THATCHER AVE

PARK AVE

GALE AVE

ROOSEVELT RD

RANDOLPH ST

VINE ST

HARVARD ST

SOUTH BLVD

LINDEN ST

JACKSON BLVD

THOMAS AVE

WISCONSIN AVE

MARENGO AVE

BURKHARDT CT

MONROE ST

ELGIN AVE

WILCOX ST

HARRISON ST

20

BELOIT AVE

WENONAH AVE

TROOST AVE

FILLMORE ST

MARENGO AVE

WISCONSIN AVE

WENONAH AVE

ELGIN AVE

15TH ST

5.5 Appendix E: Preferred Walking Route Maps

Forest Park

Forest Park Middle School

School Travel Plan

Secondary Route

# North

!( Crossing Guards

Forest Park Middle School

South

#

St. Johns

West

#

St. Bernardine

East

#

n

n

n

Main Route

Forest Park Middle School District Boundary

0 650 1,300 2,600 3,900 5,200

Feet

Presented By: Active Transportation Alliance

Data Source: Active Transportation Alliance, Village of Forest Park & Navteq

S MARION ST

FRANKLIN ST

#

# # #

#

# # #

# #

# #

!(

#

!( !(

#

#

#

#

#

#

# #

# #

# #

DIXON ST

#

n

n

##

#

# #

# #

ASHLAND AVE

#

#

!( !(

# # # # # #

#

# #

# #

!(

# # # # #

!(

# #

#

#

# # # #

# # # #

#

LEHM ER ST

T

VAN B UREN S

# #

# ##

#

#

21B

CHICAGO-KANSAS CITY EXPY

GARFIELD ST

!(

!(

!(

n

# #

# #

# #

#

#

YORK ST

LINCOLN CT

CHESTNUT LN

WISCONSIN AVE

ELGIN AVE ELGIN AVE

LEXINGTON ST

LEXINGTON ST

#

#

#

#

#

#

# #

# #

# #

POLK ST

# #

# #

# #

# #

# #

13TH ST

#

14TH ST

#

CIRCLE AVE

#

#

#

MAPLE AVE

# #

#

16TH ST

ADAMS ST

21B

HANNAH AVE

DES PLAINES AVE

CHICAGO-KANSAS CITY EXPY

FOREST AVE

MAYBROOK DR

50

Forest PARK School Travel Plan


HAWTHORNE AVE

CIRCLE AVE

FRANKLIN AVE

BELVIDERE AVE

HARLEM AVE

LATHROP AVE

ELGIN AVE

ASHLAND AVE

MARENGO AVE

VINE ST

MADISON ST

MONROE ST

HANNAH AVE

ELGIN AVE

ADAMS ST

BELOIT AVE

WILCOX ST

WASHINGTON ST

BURKHARDT CT

MARENGO AVE

THOMAS AVE

5.5 Appendix E: Preferred Walking Route Maps

Forest Park

Garfield Elementary

School Travel Plan

Secondary Route

# North

!( Crossing Guards

Garfield Elementary

South

#

St. Johns

West

n

n

#

Main Route

East

#

Garfield School District Boundary

0 310 620 1,240 1,860 2,480

Feet

Presented By: Active Transportation Alliance

Data Source: Active Transportation Alliance, Village of Forest Park & Navteq

#

FRANKLIN ST

#

#

#

#

#

#

#

# #

# #

#

#

BROWN AVE

LINDEN ST

#

#

#

# # #

#

DIXON ST

#

# #

#

#

#

#

#

# #

#

#

#

#

#

#

#

#

#

#

# #

#

#

# #

#

#

#

#

#

#

#

#

#

#

# #

# #

#

# #

#

#

# #

#

!(

!( !(

RANDOLPH ST

n

n

!( !(

# # # # # # #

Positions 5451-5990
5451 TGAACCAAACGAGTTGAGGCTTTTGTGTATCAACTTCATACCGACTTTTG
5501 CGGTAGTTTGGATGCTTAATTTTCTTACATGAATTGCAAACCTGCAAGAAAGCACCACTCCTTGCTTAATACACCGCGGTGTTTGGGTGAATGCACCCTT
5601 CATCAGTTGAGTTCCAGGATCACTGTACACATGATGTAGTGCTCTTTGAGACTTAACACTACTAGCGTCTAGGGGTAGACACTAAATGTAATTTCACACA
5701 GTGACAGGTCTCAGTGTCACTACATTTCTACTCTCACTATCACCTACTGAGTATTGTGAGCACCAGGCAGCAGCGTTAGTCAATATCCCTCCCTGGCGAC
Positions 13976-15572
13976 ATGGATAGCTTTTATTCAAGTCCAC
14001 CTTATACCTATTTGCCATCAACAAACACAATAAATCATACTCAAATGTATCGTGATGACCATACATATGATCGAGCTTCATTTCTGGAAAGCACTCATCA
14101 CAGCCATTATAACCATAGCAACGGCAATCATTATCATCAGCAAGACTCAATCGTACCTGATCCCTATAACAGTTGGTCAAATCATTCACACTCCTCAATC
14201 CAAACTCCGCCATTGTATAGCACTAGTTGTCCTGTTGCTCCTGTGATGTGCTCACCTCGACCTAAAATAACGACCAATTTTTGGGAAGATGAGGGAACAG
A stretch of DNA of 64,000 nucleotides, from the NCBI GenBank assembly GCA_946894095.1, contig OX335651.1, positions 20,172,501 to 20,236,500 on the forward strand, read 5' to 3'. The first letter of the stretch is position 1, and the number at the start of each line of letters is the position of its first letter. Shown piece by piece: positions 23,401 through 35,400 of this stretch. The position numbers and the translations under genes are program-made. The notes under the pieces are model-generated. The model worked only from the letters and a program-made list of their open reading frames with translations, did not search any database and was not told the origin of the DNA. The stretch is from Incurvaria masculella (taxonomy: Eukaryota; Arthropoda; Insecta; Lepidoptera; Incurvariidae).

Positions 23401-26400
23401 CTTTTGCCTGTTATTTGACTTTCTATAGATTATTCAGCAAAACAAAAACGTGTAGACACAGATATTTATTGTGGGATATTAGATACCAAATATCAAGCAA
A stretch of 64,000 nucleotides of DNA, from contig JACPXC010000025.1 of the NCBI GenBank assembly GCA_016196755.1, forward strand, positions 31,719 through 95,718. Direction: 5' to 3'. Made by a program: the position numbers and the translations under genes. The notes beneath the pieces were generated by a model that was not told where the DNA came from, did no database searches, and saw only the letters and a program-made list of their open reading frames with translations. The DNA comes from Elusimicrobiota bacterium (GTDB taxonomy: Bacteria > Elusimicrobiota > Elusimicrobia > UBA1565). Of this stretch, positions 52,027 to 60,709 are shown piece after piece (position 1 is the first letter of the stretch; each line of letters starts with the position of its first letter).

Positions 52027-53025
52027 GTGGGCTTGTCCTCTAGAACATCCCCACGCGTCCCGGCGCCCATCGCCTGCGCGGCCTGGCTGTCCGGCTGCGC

!(

FERDINAND AVE ROCKFORD AVE

WASHINGTON BLVD

LINCOLN CT

BERGMAN CT

WASHINGTON ST

WARREN ST

JACKSON BLVD

DES PLAINES AVE

#

GROVE LN

ELGIN AVE

VAN BUREN ST

LEHMER ST

#

#

#

#

#

#

#

21B

CHICAGO-KANSAS CITY EXPY

CHICAGO-KANSAS CITY EXPY

!(

EXISTING CONDITIONS

51


HAWTHORNE AVE

CENTRAL AVE

CIRCLE AVE

FRANKLIN AVE

BELVIDERE AVE

LATHROP AVE

ELGIN AVE

ASHLAND AVE

MARENGO AVE

VINE ST

MADISON ST

HARLEM AVE

MONROE ST

HANNAH AVE

ELGIN AVE

ADAMS ST

BELOIT AVE

WILCOX ST

WASHINGTON ST

BURKHARDT CT

MARENGO AVE

THOMAS AVE

5.5 Appendix E: Preferred Walking Route Maps

Forest Park

Grant White Elementary

School Travel Plan

Secondary Route

# North

!( Crossing Guards

Grant White

South

#

St. Johns

n

n

West

#

Main Route

East

#

Grant White School District Boundary

0 310 620 1,240 1,860 2,480

Feet

Presented By; Active Transportation Alliance

Data Source: Active Transportation Alliance, Village of Forest Park & Navteq

#

#

#

#

#

#

#

#

#

#

#

#

FRANKLIN ST

# #

BROWN AVE

# #

#

DIXON ST

#

#

# #

!(

n

#

#

#

!( !(

#

RANDOLPH ST

LINCOLN CT

#

#

!(

# # #

n

# #

BERGMAN CT

WASHINGTON ST

#

# #

!(

# #

WARREN ST

#

#

#

#

#

# #

#

#

#

#

#

#

#

#

#

# # # #

#

!(

# #

#

FERDINAND AVE ROCKFORD AVE

JACKSON BLVD

#

#

#

#

21B

!(

# # # #

#

#

#

#

# # #

DES PLAINES AVE

ELGIN AVE

LEHMER ST

CHICAGO-KANSAS CITY EXPY

CHICAGO-KANSAS CITY EXPY

LINDEN ST

WASHINGTON BLVD

GROVE LN

VAN BUREN ST

52

Forest PARK School Travel Plan


5.6 Appendix F: Evaluation Tools

Evaluation Resources

The Safe Routes to School National Center provides free

analysis of Parent Surveys and Student Travel Tallies to school

districts participating in Safe Routes to School Programs.

Data collection forms are available by using the following URL:

http://www.saferoutesinfo.org/data-central/data-collection-forms

Data is submitted and stored using this link:

http://www.saferoutesdata.org/

appendices

53


5.6 Appendix F: Evaluation Tools

54

Forest PARK School Travel Plan


5.6 Appendix F: Evaluation Tools

appendices

55


5.6 Appendix F: Evaluation Tools

56

Forest PARK School Travel Plan


9 West Hubbard Street

Suite 402

Chicago, IL 60654-6545

t 312.427.3325

f 312.427.4907

info@activetrans.org

www.activetrans.org